Living in Ireland, after years of living in London, I have become increasingly concerned about the quality of the water that is running through our taps. Physically it took myself and my family a few years to adjust to the levels of chemicals that are present. For the record I haven’t done research into the quality of the water in London but I think your body doesn’t lie and when it’s telling you something isn’t right, you should listen. Myself & my husband both suffered badly with dermatitis particularly on our hands and my eldest child’s eczema was no longer manageable with over the counter remedies. But the truth is in the pudding and it was the highly chlorinated taste that got us! Despite living in a beautiful seaside village with plenty of fresh air, our water tasted, well, bad, to be quite frank and I longed for a glass of Thames Water.

Asides all of that, the mandatory fluoridation of water in this country appalls me. While other countries are removing it from their water supply due to health concerns over the effects of fluoridation on the body, the Irish Government don’t think the subject even warrants a debate.

Until that debate occurs, an Irish company called Aqua-nu have run tests which prove their water filtration system removes 98% of Fluoride from water along with a host of other chemicals. Check out their Facebook page for more details

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H&M introduces Conscious Denim

Reblogging this post from the Wonderful Citizens of Fashion blog. Great to see a big International business such as H&M embracing this. Hopefully more companies will be inspired to follow suit if you’ll pardon the pun.

the CITIZENS of FASHION

H&M Conscious Denim  ad campaignH&M Conscious Denim ad campaign

On October 2, H&M introduces Conscious Denim, a collection with clean styling and contemporary fits, that not only uses more sustainable materials, but also more conscious processes. In a first for H&M, the washes used on its denim have been graded to assess their environmental impact, including energy and water use. The collection includes pieces for women, men and children, and will be available worldwide in around 1,000 stores for women and 700 stores for men, as well as online.

“We’re so excited about Conscious Denim at H&M. We’ve worked hard to reduce the environmental impact from the washing processes alongside using materials that are more sustainable. The collection is full of great pieces, and proves how sustainability can equal great style,” says Helena Helmersson, Head of Sustainability H&M.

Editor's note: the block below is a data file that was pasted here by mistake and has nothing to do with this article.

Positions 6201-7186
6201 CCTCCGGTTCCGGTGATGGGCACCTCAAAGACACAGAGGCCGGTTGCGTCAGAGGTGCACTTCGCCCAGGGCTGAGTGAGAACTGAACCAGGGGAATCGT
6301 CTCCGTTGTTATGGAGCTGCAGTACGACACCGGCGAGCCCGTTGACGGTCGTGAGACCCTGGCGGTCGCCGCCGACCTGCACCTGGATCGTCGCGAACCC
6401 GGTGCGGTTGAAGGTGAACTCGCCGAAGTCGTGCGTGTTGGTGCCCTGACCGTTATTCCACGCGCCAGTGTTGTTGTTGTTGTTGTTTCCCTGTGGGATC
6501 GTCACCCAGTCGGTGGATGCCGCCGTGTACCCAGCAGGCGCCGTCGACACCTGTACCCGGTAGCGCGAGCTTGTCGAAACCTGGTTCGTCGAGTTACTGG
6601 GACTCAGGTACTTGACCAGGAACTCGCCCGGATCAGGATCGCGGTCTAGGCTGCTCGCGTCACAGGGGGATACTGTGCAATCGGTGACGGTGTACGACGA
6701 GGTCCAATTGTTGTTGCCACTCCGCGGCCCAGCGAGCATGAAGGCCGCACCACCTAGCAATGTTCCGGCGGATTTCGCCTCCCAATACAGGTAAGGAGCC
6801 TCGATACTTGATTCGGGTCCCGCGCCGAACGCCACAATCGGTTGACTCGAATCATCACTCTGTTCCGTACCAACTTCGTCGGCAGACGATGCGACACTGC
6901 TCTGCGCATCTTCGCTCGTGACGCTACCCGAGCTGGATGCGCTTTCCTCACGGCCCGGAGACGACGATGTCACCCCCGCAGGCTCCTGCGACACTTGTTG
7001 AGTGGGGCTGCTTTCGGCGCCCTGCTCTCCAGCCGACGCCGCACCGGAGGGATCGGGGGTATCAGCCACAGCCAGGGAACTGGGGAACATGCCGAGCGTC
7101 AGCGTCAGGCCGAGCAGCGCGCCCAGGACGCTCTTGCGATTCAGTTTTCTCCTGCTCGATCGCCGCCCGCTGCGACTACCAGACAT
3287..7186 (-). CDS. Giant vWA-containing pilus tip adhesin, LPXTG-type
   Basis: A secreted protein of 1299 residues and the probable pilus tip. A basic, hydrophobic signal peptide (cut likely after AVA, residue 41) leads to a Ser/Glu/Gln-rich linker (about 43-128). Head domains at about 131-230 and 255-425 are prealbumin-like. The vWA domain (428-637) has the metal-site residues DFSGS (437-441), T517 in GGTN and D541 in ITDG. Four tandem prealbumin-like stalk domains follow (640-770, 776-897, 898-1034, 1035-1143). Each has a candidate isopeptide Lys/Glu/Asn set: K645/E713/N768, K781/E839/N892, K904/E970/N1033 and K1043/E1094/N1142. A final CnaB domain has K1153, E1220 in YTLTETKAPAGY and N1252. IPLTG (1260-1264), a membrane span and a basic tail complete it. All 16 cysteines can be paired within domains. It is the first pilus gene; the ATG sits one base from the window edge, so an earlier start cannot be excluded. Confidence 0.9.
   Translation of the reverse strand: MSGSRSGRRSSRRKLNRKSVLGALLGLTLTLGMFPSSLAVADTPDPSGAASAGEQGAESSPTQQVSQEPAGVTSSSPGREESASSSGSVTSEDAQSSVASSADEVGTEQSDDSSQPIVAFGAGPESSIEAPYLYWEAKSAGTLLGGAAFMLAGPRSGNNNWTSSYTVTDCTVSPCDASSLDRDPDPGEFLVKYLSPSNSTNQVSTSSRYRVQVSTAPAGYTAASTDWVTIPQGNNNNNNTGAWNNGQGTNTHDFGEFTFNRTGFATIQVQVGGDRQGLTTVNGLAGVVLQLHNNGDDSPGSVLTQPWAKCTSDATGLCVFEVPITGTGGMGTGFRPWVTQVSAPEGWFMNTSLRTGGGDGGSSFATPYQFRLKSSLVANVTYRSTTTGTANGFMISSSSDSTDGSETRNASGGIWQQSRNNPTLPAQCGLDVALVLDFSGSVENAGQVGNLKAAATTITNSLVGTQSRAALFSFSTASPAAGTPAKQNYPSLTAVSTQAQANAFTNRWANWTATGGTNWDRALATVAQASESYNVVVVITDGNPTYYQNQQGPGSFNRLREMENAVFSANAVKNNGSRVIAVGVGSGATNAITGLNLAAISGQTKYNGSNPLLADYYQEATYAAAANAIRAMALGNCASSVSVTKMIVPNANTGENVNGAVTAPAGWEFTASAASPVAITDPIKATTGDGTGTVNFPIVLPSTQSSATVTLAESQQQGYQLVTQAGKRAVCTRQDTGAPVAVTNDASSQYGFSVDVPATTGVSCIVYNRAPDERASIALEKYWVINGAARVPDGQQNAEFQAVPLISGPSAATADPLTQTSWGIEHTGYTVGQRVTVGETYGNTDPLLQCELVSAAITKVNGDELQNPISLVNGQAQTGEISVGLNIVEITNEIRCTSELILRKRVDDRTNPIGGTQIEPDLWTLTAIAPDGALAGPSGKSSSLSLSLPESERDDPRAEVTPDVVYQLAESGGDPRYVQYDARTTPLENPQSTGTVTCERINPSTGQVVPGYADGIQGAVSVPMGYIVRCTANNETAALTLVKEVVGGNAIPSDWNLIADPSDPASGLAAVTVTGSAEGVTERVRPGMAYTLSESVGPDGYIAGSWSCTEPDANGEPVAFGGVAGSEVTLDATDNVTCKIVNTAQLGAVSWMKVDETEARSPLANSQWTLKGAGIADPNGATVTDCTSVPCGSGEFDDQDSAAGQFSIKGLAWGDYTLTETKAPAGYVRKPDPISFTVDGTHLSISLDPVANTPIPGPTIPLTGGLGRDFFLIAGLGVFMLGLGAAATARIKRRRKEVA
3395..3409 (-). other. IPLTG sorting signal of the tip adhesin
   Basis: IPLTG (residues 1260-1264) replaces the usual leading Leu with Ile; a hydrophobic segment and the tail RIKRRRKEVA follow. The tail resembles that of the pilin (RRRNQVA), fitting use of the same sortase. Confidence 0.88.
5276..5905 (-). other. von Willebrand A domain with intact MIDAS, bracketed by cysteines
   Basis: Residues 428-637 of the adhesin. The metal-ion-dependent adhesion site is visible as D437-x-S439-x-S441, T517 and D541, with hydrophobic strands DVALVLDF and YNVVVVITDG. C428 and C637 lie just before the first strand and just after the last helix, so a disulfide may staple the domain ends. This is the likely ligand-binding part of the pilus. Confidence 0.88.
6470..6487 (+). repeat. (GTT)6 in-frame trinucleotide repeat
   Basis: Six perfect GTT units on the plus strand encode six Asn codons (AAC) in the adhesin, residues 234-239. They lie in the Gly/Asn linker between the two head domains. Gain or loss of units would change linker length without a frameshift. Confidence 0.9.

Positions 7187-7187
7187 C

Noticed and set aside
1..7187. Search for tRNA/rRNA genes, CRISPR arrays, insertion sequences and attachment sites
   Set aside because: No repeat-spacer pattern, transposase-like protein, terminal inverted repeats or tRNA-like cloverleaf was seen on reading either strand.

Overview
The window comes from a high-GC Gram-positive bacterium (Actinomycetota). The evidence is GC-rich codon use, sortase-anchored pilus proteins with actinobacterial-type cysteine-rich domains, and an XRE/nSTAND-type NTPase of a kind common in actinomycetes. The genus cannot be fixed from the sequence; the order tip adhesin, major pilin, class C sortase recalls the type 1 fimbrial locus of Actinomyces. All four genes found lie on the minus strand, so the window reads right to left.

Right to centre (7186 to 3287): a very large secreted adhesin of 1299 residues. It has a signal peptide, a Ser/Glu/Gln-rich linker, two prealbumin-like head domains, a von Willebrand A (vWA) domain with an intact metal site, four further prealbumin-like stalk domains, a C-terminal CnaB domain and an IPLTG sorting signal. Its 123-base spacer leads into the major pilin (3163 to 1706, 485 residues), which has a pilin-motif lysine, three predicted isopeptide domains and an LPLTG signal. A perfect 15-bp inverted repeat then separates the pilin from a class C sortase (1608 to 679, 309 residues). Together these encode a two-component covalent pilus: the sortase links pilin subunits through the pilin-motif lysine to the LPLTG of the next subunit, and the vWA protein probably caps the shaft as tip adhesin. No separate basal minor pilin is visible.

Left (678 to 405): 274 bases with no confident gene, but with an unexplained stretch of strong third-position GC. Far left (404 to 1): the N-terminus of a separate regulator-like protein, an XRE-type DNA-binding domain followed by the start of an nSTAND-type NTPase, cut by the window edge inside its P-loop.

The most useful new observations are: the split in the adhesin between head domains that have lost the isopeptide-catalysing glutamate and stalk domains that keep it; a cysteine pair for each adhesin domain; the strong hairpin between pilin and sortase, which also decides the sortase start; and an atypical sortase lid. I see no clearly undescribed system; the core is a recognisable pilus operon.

The result is a full collection with modern cuts in deep indigo tones. For women…

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Introducing the “Ecos Powercube” , my gadget of the month!

Digitalcrack's Blog

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It a portable solar power station. This thing can deliver up to 15kw of energy but it doesn’t stop there . It can be shipped to remote location or anywhere basically by sea, air, or truck, or railroad. The reason for this easy shipping is because it is contained inside a shipping containers(10,20, and 40 footers). Energy being it’s primary purpose for hospitals, schools, and other areas around the world as needed, it also contains water a treatmenet/distrubuion systems inside it and can deliver internent up to 30 miles away along with satellite communications to boot! This thing is amazing and is my gadget of the month!

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‘Old School’ paper lunch bags

I love this throw back to a pre-Tupperware, pre-plastic bag era. This Irish business, The Paper lunch Bag Co.,(http://www.littleandmcclean.ie http://purchase.ie/paper-lunch-bags) make such a simple product that is not only odour free and non contaminating but also suitable for home freezing. All the packaging is fully recycleable and made from 80% recycled material. They make the perfect Eco friendly children’s party bags. Fill with treats & tie with a ribbon. image

‘Green’ Tea

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I just wanted to shout about an Irish company http://www.javarepublic.com that not only has a genuine ethical approach to producing Tea & Coffee but has  some of the finest products on the market. Their coffee is up there with Illy and Lavazza and their Peppermint Tea is the best I’ve had anywhere. The quality of the leaf for sure is partly responsible but the ‘silky handcrafted bio-degradable tea bag’ (their description, not mine) just enhance the flavour.

How good would it be to see some of the larger producers worldwide following suit?